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Published: Monday, 10/19/2009

On the Town: Arena parties ice-breakers

Bridgette and James Kabat have a goal in mind: Party hearty in a suite at the new arena rented for the inaugural Toledo Walleye hockey game.
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<img src=http://www.toledoblade.com/graphics/icons/photo.gif> <font color=red><b>VIEW</font color=red></b>: <a href="/apps/pbcs.dll/gallery?Site=TO&Date=20091019&Category=ART03&ArtNo=101909998&Ref=PH" target="_blank "><b> OTT: Arena parties ice-breakers</b></a> photo gallery
Bridgette and James Kabat have a goal in mind: Party hearty in a suite at the new arena rented for the inaugural Toledo Walleye hockey game. <BR> <img src=http://www.toledoblade.com/graphics/icons/photo.gif> <font color=red><b>VIEW</font color=red></b>: <a href="/apps/pbcs.dll/gallery?Site=TO&Date=20091019&Category=ART03&ArtNo=101909998&Ref=PH" target="_blank "><b> OTT: Arena parties ice-breakers</b></a> photo gallery
JETTA FRASER Enlarge

It was history in the making as the new Toledo Walleye hockey team broke the ice Friday night in the new Lucas County Arena. Fireworks exploded as the team was introduced, then it was time to play some hockey. That is, after Ramona Collins sang the national anthem. Even some walleye, the fishy kind, were thrown on the ice before the third period.

But there was more to the night than the game. Music blared, beverages flowed, food was plentiful; even the novice hockey fan enjoyed the event. Food by Gladieux Catering included hot dogs, burgers, chicken, fruit, popcorn, shrimp cocktail, sweet potato chips, and more, including walleye sandwiches.

Lots to know for those not in the know, and if you blink or turn your head, you might miss the action. Hockey talk — such as “drop the gloves” when a fight was about to erupt, and “face-off” to start the game — was thrown around. Novices learned that there are three periods to a game and two intermissions, and the big machine that resurfaces the ice is the Zamboni. And those guys standing in front of the big nets weren't twin Jasons of Friday the 13th fame; they were goalies.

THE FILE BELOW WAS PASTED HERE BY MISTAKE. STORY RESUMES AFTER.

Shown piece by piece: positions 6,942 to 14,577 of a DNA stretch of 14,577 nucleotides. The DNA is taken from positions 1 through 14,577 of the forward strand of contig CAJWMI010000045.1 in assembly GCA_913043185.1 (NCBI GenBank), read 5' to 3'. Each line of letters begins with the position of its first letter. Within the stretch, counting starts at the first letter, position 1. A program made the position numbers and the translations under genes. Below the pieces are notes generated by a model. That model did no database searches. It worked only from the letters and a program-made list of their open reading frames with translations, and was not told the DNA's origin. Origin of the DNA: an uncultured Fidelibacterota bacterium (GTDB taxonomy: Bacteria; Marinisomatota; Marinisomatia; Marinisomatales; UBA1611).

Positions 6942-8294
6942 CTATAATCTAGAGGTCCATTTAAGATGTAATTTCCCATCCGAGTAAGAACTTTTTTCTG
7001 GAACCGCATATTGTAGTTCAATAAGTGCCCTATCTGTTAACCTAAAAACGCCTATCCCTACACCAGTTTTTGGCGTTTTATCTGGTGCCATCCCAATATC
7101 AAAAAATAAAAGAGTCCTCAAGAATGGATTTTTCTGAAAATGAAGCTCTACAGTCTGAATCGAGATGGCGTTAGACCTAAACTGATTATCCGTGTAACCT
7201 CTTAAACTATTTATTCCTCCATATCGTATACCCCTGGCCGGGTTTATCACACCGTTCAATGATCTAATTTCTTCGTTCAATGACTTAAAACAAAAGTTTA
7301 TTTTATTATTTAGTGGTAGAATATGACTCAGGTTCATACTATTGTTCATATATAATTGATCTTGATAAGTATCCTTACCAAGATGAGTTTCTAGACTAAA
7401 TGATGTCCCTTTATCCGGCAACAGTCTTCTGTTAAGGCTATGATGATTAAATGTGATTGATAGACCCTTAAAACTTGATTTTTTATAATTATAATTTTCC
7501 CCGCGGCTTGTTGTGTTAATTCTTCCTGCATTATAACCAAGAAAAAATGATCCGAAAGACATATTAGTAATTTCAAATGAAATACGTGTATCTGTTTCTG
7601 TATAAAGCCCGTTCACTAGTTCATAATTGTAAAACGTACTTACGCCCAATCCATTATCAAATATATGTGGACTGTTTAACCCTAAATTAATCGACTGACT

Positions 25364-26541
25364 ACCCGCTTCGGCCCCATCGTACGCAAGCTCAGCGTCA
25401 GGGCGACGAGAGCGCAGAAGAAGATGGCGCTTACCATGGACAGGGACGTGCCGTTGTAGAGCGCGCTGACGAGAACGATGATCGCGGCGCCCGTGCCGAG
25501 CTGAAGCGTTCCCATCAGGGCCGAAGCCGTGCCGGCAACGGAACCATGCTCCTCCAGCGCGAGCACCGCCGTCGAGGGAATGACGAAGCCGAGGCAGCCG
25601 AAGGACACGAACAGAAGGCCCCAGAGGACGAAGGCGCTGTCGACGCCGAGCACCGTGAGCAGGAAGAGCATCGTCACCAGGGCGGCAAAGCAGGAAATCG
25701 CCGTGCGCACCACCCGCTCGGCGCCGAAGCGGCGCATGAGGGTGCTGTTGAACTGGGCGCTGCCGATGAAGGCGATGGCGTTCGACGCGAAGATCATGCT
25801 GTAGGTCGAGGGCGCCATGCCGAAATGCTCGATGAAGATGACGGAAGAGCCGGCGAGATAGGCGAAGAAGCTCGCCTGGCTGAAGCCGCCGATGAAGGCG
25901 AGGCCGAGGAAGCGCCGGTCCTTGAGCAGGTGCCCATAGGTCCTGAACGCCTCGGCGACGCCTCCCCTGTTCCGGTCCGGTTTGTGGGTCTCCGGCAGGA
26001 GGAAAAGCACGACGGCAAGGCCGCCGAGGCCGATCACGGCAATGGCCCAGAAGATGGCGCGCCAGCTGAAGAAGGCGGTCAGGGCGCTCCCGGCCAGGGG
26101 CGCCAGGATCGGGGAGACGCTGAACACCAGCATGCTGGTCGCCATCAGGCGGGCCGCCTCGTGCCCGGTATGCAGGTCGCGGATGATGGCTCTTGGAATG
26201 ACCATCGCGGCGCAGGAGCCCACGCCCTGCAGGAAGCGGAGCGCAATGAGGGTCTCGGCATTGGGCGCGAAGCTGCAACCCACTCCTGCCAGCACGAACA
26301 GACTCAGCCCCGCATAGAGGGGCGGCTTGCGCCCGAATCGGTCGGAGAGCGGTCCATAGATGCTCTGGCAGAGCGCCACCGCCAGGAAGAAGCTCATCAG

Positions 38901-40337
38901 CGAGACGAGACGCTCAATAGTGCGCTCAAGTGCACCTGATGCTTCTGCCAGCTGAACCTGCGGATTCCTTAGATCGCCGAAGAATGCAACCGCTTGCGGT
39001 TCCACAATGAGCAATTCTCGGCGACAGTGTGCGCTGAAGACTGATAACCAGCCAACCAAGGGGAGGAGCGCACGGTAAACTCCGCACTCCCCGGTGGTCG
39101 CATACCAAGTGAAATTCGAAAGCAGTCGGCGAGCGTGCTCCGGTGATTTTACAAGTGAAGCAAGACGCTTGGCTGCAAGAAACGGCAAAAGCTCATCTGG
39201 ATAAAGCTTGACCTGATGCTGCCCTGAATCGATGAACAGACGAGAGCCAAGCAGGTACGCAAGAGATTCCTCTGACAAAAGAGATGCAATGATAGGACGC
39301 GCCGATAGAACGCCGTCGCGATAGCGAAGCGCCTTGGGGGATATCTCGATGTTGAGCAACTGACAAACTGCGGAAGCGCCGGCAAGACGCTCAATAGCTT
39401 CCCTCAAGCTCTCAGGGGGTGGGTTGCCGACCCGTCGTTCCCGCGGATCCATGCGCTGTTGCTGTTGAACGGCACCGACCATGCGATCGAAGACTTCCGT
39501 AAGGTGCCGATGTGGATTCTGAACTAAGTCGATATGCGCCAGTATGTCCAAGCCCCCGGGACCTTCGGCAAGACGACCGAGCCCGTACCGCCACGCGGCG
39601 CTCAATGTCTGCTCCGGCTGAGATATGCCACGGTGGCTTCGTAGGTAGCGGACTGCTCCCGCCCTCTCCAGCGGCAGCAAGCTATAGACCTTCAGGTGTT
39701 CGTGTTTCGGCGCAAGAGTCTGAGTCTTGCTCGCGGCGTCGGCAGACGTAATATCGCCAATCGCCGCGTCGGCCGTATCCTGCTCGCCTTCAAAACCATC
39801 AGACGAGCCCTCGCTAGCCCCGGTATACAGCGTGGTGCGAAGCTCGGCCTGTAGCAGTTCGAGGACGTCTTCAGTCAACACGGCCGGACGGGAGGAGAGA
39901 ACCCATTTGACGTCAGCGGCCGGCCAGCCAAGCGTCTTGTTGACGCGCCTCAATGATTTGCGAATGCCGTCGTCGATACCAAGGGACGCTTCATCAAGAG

Fishing through the suite area, Bridgette Kabat rented a suite for the night and was among those who dropped the ceremonial first puck. The arena's suite prices are listed at $1,875 per day. The corporate suites tip the scales at up to $55,000 per year.

In the Walleye suite were Mike Miller and Larry Boyer. In another suite shared by several unions were Ron Gabel, Reggie Hohenberger, and Jim Kozlowski.

We didn't get all the suite-cruisers, but spotted were Fred and Julie Treuhaft, John and Karen Yark, Arlene and Jon Levine, Jeannie Hylant and Tom McHugh, Bill Schooler, Nancy and Dan Lehman, Marcia Rubini, Robin and Scott Libbe, Sharon Speyer, Ben Konop, Bill and Margaret Foster, Betsy and Bruce Rumpf and son Sam Rumpf and Claire Arnos, Steve and Neerja Jindal, Chuck Price, James and Linda Telb, Denny Johnson, Brian Epstein, Tim Valko and Jim Moore, Karen Fraker, Brenda and Tom Geiger, Jack Jolley, Anita Lopez, Bob Ransom, Janet Schroeder, Tom Wisniewski, Carl Wisniewski, Barbara Sears, Kim Klewer, Joe Lawless, Terri and Larry Schmakel, Michael and Lillian Walsh, Zach Stewart and Christina Yeager, Candy and Jim Millon, Marty and Mary Chris Skeldon, Bernie Quilter, Phil Rudolph, Jr., Dan and Christine Cassovar, Paula Ross, Mark and Kay Rasmus, Susan and Panos Doukides, and Richard Hylant. Former owner of the Toledo Storm Tim Gladieux was enjoying the scene too.

Before the game, Lathrop hosted a Hat Trick and an opening day celebration in the Aquarium for more than a few hundred friends.

A “hat trick” is when three goals are scored by one player in a game. Greeting guests was the goal of Tom Manahan and Steve Klepper. At the Lathrop party were Bill and Jean Buckley, Mike and Jan Wilcox, Dan and Jasmine Wakeman, Ken and Jean Lovejoy, Ann Baker and Bob Lacy, Olivia and Eric Summons, and Molly and Bob Mack. Bill Kitson and Scott Schultz were there as bachelors for the night, as were many of the men: They recalled the old arena and the sticky floors and were duly impressed with the upscale accommodations. Joe Zunk, arena project superintendent, was all smiles. He was with Kevin and Carrie Machcinski, and Kay Ball.

An aftergame tailgate party was in the Aquarium that night for everyone, however, some were privy Thursday night to the “Walleye at Wildwood featuring Mr. Hockey Gordie Howe,” a tailgate party that celebrates the inaugural season.

The party, in a tent at the Wildwood Medical Center, included the Toledo Walleye team and its coach, Nick Vitucci, and Joe Napoli, Walleye president. Spike, the team mascot, was there, and didn't act like a fish out of water with the great Mr. Howe, who was signing autographs.

Introducing everyone was Dan Cummins of WTOL-TV, Channel 11. Mr. Howe, who gave a lot of hugs, said all hockey players need great peripheral vision like he has. His son, Murray Howe, is a radiologist at the team's imaging facility, Toledo Radiological Associates.